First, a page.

Co-producing drinking water in rural Ethiopia: Governmentality in the name of community management
ABSTRACT: In rural drinking water governance, the reliance on community management has permeated development programmes and water policies for decades. Moving away from a community-centric view, this paper expands the focus to a broader landscape in order to investigate how the state, citizens and other non-state actors co-produce drinking water in the Amhara region of Ethiopia. The study seeks to understand what kinds of power relations are being (re)produced among co-producing actors through the discourse of community management. The conceptualisation of power relations is undertaken by employing Foucault’s governmentality perspective. As its empirical material, besides an examination of policy documents, the study utilises interviews with community Water, Sanitation and Hygiene Committees (WASHCOs), woreda (district) and regional water officials, private suppliers, NGO representatives, artisans and other actors. As a conceptual contribution, the paper makes power visible in the otherwise depoliticised literature of co-production. For governments and development practitioners, the study urges the opening up of spaces for discussion by showing how the vocabulary of community management can be appropriated to (re)produce power structures.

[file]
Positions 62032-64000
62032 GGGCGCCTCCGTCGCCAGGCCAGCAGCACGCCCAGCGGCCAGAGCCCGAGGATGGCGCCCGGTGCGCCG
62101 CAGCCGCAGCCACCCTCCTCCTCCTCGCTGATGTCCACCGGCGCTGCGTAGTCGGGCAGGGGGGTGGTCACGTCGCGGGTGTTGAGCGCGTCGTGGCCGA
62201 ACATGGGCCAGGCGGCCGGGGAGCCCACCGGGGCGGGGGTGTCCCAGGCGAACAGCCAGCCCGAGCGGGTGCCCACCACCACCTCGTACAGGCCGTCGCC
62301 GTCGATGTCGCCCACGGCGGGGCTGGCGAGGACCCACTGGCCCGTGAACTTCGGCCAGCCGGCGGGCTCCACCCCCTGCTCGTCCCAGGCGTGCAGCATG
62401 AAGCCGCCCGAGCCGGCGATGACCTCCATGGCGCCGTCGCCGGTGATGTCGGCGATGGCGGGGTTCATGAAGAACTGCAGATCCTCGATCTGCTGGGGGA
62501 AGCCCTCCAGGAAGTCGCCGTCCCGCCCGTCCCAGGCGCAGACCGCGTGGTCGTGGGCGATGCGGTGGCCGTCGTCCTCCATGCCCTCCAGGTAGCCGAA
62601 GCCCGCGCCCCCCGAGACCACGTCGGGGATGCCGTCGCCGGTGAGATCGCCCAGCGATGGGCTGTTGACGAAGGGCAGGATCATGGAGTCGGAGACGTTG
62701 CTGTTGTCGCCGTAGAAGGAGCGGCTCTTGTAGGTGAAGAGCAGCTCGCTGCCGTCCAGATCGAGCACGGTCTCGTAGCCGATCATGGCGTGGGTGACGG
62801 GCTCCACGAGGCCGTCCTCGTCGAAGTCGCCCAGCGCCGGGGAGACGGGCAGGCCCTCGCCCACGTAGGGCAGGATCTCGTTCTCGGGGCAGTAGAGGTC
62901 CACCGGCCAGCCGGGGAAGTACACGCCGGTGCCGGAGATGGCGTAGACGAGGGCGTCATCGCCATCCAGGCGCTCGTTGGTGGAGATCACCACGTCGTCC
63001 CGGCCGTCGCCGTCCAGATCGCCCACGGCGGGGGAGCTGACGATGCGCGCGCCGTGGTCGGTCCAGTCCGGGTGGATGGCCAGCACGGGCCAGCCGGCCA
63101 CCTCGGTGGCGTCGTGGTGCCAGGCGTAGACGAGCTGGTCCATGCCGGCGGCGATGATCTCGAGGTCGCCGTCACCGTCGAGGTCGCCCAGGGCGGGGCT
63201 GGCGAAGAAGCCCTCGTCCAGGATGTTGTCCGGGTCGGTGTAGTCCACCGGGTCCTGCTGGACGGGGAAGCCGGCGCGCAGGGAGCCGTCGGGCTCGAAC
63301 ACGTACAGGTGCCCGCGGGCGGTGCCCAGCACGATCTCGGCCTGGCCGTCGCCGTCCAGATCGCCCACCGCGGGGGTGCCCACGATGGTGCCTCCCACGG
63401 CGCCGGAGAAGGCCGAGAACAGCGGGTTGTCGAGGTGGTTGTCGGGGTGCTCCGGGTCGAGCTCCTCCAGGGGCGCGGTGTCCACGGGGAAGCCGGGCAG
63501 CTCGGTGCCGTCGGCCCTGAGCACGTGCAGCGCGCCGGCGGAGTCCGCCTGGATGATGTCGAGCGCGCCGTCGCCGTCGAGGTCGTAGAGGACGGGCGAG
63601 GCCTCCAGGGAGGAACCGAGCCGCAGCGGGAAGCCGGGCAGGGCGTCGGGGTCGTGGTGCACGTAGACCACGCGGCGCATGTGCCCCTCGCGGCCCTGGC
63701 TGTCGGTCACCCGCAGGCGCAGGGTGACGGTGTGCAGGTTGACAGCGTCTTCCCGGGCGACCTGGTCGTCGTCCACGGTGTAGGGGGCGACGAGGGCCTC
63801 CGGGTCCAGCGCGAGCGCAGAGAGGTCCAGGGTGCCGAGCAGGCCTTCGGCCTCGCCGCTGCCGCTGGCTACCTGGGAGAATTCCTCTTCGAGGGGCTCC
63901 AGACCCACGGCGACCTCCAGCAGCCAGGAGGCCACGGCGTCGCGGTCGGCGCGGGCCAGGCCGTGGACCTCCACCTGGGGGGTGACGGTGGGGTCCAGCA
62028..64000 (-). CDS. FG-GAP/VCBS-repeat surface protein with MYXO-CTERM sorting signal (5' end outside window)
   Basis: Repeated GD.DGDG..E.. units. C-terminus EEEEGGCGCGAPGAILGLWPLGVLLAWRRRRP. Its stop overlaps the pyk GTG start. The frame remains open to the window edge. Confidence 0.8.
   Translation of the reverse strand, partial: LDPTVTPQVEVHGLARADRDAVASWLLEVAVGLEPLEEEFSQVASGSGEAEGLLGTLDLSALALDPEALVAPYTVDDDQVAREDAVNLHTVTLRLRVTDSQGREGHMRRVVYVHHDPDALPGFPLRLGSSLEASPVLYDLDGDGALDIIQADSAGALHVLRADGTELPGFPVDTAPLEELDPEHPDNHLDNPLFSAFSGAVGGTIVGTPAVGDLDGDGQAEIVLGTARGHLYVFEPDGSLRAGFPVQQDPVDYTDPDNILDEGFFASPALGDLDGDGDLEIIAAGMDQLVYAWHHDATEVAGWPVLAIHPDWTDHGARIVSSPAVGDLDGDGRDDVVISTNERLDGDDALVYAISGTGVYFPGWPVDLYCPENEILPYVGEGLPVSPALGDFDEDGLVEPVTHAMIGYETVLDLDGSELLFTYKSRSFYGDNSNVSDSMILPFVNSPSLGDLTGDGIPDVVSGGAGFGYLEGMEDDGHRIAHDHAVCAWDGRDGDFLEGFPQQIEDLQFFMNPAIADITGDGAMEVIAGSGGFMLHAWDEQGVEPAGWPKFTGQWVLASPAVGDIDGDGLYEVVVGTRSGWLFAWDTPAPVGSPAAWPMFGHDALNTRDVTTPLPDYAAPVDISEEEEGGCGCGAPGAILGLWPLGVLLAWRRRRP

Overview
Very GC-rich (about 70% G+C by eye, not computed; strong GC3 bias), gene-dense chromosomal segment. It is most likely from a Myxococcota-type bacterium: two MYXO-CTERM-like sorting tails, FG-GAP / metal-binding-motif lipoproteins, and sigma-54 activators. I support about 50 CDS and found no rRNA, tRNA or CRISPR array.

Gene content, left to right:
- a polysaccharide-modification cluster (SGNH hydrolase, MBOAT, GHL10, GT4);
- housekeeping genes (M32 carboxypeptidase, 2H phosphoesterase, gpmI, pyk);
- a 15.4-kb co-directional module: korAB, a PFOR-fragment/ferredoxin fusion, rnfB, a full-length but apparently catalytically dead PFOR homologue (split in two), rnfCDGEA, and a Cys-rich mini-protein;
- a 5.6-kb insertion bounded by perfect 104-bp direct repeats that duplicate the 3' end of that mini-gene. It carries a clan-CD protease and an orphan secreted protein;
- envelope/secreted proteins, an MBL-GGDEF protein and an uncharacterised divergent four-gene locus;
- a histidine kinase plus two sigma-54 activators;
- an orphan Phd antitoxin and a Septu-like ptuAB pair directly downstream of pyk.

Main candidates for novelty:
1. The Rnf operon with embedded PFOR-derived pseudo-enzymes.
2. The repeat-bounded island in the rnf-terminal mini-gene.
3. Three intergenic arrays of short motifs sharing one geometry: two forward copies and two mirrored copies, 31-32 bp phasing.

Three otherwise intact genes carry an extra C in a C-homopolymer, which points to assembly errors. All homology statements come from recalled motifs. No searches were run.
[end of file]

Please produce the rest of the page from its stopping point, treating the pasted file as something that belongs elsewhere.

KEYWORDS: Co-production, community management, governmentality, rural drinking water governance, Ethiopia